Researching for an essay can be a huge task!

You need to ensure your thesis is supported by the points you make in your paper. This means your sources must also support (or sometimes disprove) your position.

If you fail to use sources that are relevant to your position, your readers might be confused and unsure about what you're trying to tell them.

Jimmy Fallon with a confused look, exclaiming

Does The Source Support My Position?

First, read the source and decide if it supports what you are trying to tell your reader.

If you are trying to prove a point to the reader or simply inform them of something, your source must help you do this.

Remember, a source is the evidence for what you are writing!

A woman bending down towards someone and angrily exclaiming

For example, if your essay tries to convince your reader that children should play sports:

  • A webpage on how to build a soccer ball might not be useful since it doesn't support your position.

  • But, a webpage on the benefits of activity for a child's health would be useful since it does support your position.

Quiz

In an essay on the importance of recycling, which source should you use?

A webpage on pollution from car exhaust

An article on trees and greenhouse gases

An article on reusing car tires

Is The Source Credible?

If the evidence in your source is not trustworthy, you cannot use it!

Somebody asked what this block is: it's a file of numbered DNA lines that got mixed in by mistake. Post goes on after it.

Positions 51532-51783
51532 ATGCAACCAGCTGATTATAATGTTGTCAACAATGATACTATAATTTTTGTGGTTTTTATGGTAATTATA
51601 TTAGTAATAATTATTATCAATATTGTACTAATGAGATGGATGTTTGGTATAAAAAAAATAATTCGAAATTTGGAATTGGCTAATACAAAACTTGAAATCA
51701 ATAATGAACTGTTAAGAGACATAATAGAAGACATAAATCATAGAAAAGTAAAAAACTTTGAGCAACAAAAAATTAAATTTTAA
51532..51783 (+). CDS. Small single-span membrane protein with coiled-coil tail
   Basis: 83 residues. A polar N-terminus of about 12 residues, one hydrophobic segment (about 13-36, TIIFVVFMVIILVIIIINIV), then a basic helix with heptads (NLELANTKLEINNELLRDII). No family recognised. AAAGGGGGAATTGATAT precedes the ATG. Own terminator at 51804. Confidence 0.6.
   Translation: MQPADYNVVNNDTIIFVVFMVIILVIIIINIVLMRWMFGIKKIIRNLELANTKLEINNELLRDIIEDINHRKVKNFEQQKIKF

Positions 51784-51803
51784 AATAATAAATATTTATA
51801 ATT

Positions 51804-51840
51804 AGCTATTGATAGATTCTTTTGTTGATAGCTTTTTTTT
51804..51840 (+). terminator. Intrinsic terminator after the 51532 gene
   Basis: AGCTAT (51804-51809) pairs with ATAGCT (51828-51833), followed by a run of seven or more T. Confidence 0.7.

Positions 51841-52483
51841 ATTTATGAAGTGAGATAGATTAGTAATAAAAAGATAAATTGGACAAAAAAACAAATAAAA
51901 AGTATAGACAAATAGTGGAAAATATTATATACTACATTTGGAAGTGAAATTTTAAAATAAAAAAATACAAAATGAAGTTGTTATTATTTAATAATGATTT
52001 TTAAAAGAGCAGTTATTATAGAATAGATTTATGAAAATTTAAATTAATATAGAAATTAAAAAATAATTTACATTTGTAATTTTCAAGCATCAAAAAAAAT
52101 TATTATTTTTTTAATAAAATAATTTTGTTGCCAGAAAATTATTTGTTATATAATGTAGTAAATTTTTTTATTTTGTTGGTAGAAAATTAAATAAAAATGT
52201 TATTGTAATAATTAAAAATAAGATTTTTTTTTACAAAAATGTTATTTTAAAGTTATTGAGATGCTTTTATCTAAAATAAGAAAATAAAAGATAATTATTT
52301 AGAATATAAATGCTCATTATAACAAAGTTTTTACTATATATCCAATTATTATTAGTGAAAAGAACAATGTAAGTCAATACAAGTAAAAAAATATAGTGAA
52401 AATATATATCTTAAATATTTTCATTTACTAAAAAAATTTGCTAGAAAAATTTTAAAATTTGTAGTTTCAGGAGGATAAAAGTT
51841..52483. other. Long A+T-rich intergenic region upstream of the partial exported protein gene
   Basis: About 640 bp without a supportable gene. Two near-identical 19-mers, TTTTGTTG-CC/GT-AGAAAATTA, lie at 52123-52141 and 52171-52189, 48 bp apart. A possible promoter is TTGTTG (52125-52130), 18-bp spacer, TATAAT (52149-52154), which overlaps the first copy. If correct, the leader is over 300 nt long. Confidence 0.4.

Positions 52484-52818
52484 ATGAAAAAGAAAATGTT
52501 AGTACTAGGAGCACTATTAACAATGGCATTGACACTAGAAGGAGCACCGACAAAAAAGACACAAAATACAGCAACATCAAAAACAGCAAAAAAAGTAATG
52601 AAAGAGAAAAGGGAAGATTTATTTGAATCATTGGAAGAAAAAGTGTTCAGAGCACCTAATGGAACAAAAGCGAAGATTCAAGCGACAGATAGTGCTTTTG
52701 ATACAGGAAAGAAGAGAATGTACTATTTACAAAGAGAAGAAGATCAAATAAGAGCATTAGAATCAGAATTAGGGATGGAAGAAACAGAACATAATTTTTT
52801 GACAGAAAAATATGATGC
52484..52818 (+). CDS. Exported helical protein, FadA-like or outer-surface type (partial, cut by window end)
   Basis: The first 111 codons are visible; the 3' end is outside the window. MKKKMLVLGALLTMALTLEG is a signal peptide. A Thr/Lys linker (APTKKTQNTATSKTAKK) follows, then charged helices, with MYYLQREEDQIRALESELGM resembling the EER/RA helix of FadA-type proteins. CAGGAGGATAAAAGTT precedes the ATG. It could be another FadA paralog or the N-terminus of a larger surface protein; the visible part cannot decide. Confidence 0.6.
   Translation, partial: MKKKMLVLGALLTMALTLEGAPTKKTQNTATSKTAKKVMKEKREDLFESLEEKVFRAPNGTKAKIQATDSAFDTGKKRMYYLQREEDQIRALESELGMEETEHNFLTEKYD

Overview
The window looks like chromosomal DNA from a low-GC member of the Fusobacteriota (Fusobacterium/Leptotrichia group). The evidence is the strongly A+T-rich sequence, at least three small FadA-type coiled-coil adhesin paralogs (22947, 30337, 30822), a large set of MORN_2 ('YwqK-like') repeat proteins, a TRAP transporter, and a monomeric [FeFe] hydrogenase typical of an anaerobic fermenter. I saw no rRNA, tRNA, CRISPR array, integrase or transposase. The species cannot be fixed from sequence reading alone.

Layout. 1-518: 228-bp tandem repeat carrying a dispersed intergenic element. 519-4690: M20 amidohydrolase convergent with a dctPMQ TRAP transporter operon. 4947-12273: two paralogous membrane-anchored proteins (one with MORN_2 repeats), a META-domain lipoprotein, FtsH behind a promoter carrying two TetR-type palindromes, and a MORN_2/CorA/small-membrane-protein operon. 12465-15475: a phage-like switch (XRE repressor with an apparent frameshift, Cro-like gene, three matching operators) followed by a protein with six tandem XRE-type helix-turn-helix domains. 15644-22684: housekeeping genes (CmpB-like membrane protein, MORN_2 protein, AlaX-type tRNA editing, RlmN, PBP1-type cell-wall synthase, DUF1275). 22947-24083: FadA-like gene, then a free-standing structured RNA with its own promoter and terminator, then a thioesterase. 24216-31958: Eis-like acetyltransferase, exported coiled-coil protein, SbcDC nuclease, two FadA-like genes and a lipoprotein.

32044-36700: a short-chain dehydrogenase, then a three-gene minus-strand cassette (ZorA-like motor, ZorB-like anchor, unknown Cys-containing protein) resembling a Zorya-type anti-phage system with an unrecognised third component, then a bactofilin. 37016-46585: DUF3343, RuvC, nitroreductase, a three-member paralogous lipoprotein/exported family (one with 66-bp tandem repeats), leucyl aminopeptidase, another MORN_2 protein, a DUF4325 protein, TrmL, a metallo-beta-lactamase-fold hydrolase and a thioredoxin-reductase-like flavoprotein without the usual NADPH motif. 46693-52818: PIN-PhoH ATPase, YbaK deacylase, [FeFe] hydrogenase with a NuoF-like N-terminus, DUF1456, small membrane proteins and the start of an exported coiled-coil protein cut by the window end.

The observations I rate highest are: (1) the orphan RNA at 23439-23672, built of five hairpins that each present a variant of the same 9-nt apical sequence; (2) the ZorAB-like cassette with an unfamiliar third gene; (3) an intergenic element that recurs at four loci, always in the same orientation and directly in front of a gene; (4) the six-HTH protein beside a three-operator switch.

Stephen Colbert saying

Use the RADAR Approach

  • Relevance: The source should directly relate to your thesis.

  • Authority: Make sure the author, publisher, or organization is qualified to write on the topic.

  • Date: Ensure your source is up-to-date, but remember that older sources can be useful (ex. in a history essay).

  • Appearance: Use your judgment and decide if your source appears professional with its own citations and format.

  • Reason: Find out why the source was created. If it was designed to sell you a product or ideology, use caution as it may be biased.

The RADAR approach will help you decide if you should trust the information in your source, but it's is not a yes/no checklist! You must be a detective and use other sources or internet searches to verify a source before you use it.

A detective searching for clues.

If you need some extra help to apply the RADAR approach, check out a university library website.

Scholarly vs. Credible

  • Some essays will require you to use scholarly sources (ex. an academic paper or scientific study).

  • While all scholarly sources are credible, not all credible sources are scholarly!

  • There are many ways to find out if a source is scholarly, but the easiest way is to determine if it has been peer-reviewed.

  • If you need some extra help deciding if your source is scholarly, check out a university writing lab.

Take Action

A man shaking his fist in encouragement saying

Figuring out if a source is useful for your essay is one of the hardest, but most important parts of writing! Here are some things you can do:

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This Byte has been authored by

MD

Michel Di Giovanni

New M.A. Graduate